The Things With Which We Put Up With

By: Red Hot Mamas

Published: January 13, 2016

Contributed by Dr. Barb DePree- Red Hot Mamas Medical Expert

We have recently learned that women will live with incontinence seven (seven. 7!) times longer than men will before seeking help for it.

Wow.

I am the help, so I had to put this to my friends to help me understand why this would happen, because, well, frankly, I try so hard to be easy to talk with, and so do my colleagues, especially my colleagues and all their care teams in urogenital care.

So why, oh why would it take so long for anyone to come to us with such a difficult problem? No news could be more worrying.

As it turns out, it’s one of those problems many of us imagine is untreatable, undiscussable, more embarrassing because we imagine a leaking bladder makes us somehow… less. I just read the word on an incontinence forum: Unwantable. It broke my heart.

Then it sort of made me mad. Because nothing could be further from the truth! If a leaky bladder made us unwantable, most of us would be unwanted! Because here’s the truth! Humans leak! I’m a doctor! I know this for a fact. We leak all over, all the time!

But particularly menopausal women leak. I hardly need to mention that, do I? Sneeze, leak. Laugh, leak. Giggle fit, leak. Dream about peeing, major leak.

Fully a third of us will experience some form of incontinence in our lifetimes. That’s way too many unwanted people, isn’t it? So of course that’s not right. Incontinence is just human. And it’s got lots of causes. And it’s treatable.

Today’s truth is, there are so many varied and layered causes, treatments and options for managing incontinence that we understand now so much better than before, it’s as if we have dozens of baseball bats we can grab hold of to smash that tired old stigma to bits.

But we have to do this out loud, and together, and among all of our friends and acquaintances. Let no one you know not help with the stigma smashing! It especially makes sense for us to pay attention to continence issues, and the great people who are helping us understand it and learn to manage it before it manages us.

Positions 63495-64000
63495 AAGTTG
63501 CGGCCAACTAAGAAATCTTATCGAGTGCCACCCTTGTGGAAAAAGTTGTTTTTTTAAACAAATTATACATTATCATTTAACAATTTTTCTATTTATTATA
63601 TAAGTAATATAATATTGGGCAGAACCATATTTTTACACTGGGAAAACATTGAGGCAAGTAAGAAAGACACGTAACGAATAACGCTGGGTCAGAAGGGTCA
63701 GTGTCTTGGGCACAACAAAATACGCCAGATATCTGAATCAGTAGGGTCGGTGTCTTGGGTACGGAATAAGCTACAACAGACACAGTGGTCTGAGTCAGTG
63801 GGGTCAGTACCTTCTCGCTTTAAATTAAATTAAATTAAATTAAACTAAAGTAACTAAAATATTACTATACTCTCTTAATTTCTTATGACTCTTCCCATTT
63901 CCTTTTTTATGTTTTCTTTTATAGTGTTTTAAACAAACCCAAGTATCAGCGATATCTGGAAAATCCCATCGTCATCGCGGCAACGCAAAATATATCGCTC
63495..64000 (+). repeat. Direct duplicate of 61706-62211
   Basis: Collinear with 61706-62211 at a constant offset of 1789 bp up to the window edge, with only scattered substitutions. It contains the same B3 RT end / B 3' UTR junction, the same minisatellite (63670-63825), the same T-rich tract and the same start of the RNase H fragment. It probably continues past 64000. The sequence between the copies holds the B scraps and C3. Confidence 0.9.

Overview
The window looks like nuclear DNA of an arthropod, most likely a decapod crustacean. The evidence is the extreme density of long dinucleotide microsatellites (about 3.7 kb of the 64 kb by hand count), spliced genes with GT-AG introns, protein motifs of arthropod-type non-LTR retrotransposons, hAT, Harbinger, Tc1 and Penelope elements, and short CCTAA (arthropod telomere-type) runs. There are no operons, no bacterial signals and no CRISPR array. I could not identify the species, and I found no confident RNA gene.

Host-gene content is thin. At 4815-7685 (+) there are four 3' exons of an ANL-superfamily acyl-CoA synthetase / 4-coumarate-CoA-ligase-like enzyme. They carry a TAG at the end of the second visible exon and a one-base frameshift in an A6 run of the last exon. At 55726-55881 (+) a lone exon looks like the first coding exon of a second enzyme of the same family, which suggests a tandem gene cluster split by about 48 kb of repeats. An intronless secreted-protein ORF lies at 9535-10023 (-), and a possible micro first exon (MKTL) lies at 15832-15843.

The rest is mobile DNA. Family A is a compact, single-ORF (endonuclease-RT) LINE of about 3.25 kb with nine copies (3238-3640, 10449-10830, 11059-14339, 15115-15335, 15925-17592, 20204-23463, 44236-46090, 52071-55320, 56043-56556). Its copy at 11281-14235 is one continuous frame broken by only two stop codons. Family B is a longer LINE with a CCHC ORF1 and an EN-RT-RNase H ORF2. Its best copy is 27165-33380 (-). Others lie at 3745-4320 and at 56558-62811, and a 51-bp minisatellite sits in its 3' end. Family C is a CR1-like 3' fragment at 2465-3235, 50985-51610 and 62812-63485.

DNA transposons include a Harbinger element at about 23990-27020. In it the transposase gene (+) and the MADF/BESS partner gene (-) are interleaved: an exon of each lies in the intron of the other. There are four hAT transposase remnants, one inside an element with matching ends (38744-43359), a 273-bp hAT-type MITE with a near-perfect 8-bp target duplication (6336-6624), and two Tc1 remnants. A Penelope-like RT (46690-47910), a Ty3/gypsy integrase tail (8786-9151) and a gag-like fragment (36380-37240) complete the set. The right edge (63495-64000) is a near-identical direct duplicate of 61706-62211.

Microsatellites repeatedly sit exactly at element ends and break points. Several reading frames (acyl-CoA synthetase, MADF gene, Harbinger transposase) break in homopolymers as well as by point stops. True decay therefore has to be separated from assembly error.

There are resources available, and I encourage–urge!–you to take advantage of them. Our friends at the Women’s Health Foundation, have information and action plans for women of every age on all aspects of pelvic health. The National Association for Continence (NAFC) is offers classes all over the United States, as well as Twitter chats on bladder health to help you learn what you need to know to Stay Strong.

Their message: Kegels are important, yes. But we must learn to do them correctly. And they are not the only way to strengthen your pelvic basket. These coaches will teach us to get to know our whole anatomy and strengthen our entire pelvic arena by teaming up with physical therapists and pelvic floor experts across the country to help all of us learn and gain control that we may have lost or may have never had to begin with.

Knowledge is power. Partnering with a provider you trust can get you that knowledge quickly. Check out the Women’s Health Foundation and the NAFC websites, make use of their classes, coaches, and information about treatment options, and speak up about what you’re experiencing.

It’s a whole new world for us. We don’t have to just live with any of it any more.

Dr. Barb DePree gynecologist, NAMS certified menopausal provider and founder of the website MiddlesexMD, a website for promoting women’s sexual health.

Published Jan 15, 2015 
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